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# Quarter 1 Week 8

### Vocabulary from Quarter 1 Week 8

Speed Distance/time (i.e. 35 meters/second, or 25 mph)
Velocity Distance/time and direction (i.e. 35 meters/second North)
Acceleration Distance/time and direction (i.e. 35 meters/second North). This applies if an item increases speed, decreases speed, or changes direction.
Newton's First Law an object in motion continues in motion with the same speed and in the same direction unless acted upon by an unbalanced force. aka: Law of Inertia
Newton's Second Law the acceleration of an object is dependent upon two variables - the net force acting upon the object and the mass of the object.
Newton's Third Law For every action, there is an equal and opposite reaction.
Force a push or a pull exerted on an object
Friction forces that interact with an object to slow it down or stop it. It opposes motion. Includes – air resistance and rough surfaces
Unbalanced (or Net) Force The effort it takes to send an object into motion, stop its motion or change its direction. Net Force = mass x acceleration FNet = ma
Gravity The natural force of attraction exerted by a celestial body, such as Earth, upon objects at or near its surface, tending to draw them toward the center of the body.
Weight Mass x acceleration due to gravity. The heaviness of an object. The force with which a body is attracted to Earth or another celestial body, equal to the product of the object's mass and the acceleration of gravity.
Energy is the ability to do work. It is the force exerted through a distance to move an object. That can be written as Energy = Force x distance and is measured in Joules (J)
Law of Conservation of Energy Objects can “gain or lose” energy when work is being done on them. BUT, energy is never truly lost; it is just transferred from one object to another or changed to a different form of energy
Kinetic Energy Active energy... or energy related to the motion of the object. KE=1/2 m x v2
Potential Energy Stored Energy
Thermal Energy form of energy caused by the random vibrations and motion of atoms and molecules in matter
Heat the transfer of thermal energy from a substance at a higher temperature to a substance at a lower temperature.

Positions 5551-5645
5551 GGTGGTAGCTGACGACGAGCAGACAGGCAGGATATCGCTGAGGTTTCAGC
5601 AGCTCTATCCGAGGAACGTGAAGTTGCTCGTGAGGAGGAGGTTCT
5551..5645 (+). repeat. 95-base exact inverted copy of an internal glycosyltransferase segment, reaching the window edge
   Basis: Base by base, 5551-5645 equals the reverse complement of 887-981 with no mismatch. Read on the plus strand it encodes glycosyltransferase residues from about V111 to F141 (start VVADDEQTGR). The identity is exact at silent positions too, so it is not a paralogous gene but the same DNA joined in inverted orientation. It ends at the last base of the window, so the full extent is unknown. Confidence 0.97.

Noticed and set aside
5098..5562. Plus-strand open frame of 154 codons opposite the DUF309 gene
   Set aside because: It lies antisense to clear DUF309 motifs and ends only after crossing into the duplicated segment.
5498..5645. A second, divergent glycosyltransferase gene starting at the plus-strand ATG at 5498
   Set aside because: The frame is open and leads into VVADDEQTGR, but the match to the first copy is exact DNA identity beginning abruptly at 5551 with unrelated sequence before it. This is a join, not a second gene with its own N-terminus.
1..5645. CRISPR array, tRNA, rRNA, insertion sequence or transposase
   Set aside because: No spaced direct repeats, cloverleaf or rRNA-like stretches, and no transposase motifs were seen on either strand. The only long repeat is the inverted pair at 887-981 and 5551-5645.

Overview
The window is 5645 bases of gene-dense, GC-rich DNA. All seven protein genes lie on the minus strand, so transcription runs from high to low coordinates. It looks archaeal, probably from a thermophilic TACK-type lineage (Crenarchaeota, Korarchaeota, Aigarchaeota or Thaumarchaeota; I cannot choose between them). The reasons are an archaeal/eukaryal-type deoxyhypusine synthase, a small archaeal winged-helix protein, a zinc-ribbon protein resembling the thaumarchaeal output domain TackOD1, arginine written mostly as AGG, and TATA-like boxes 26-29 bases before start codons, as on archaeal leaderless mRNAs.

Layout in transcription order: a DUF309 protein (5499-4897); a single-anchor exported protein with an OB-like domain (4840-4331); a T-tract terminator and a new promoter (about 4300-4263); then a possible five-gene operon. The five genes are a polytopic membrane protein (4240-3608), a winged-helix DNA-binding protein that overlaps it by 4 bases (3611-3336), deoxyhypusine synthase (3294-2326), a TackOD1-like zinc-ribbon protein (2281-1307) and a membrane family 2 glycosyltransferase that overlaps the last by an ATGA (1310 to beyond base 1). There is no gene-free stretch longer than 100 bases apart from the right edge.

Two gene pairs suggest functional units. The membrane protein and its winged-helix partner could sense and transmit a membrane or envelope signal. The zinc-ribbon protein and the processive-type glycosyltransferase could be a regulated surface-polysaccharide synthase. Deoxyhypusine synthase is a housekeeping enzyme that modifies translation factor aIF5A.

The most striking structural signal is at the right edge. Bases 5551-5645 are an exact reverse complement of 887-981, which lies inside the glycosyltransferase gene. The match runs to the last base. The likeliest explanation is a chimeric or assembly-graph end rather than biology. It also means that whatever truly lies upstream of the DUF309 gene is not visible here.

Temperature the measure of the average amount of thermal (kinetic) energy of the molecules in a certain sample of a substance (examples: cup of water, water in the swimming pool, air in a room, serving of ice cream)
Conduction is the transfer of thermal energy  from one substance to another by direct contact (collision of molecules). This occurs best in solids and also in liquids
Convection Convection is when thermal energy is transferred by means of up-and-down movements. Most often occurs in liquid and gases.
Radiation Convection is when thermal energy is transferred by means of up-and-down movements. Most often occurs in liquid and gases.
Exothermic (Exo = exit , thermic = heat) Thermal energy is released during an exothermic reactions because there is more energy lost (in forming bonds) than gained (in bond breaking).
Endothermic [Endo = in (enter), thermic = heat/thermal energy] Thermal energy is absorbed during the reaction because the energy needed to break the bonds of the reactants is greater than the energy needed to form the bonds of the products.
Nuclear Energy The energy released from the nucleus of an atom during a nuclear reaction – a change in the identity of or the characteristics of an atomic nucleus
Fission Releases energy by splitting of an atomic nucleus into two smaller nuclei of approximately equal mass
Fusion Releases energy by combining two ustable atomic nuclei into one Larger stable nuclei.
Wave is a traveling disturbance that carries energy from one place to another.
Amplitude the height of the wave, the perpendicular measure from the “at rest” horizontal line to the crest
Wavelength the distance between either two adjacent crests or two adjacent troughs
Frequency the number of complete waves per unit of time – that is, vibrations per second of the molecule
Electromagnetic spectrum is a continuum of all electromagnetic waves arranged according to frequency and wavelength
Seismic Waves Waves that travel through Earth’s interior, most often as a result of earthquakes and plate boundary interactions.
Reflection When a ray of light strikes a plane mirror. It involves a change of direction of the light ray.
Refraction The bending of waves (a change of direction) due to the change of speed as the wave travels from one medium to another
Diffraction The bending or spreading of waves when they interact with the edge or an obstacle.
Interference When two or more waves superimpose (arrive at the same place at the same time) resulting in a new wave pattern.
Constructive Interference the crest of one wave meets with the crest of the other wave
Destructive Interference the crest on one wave meets the trough of the other wave
Created by: mathewsecot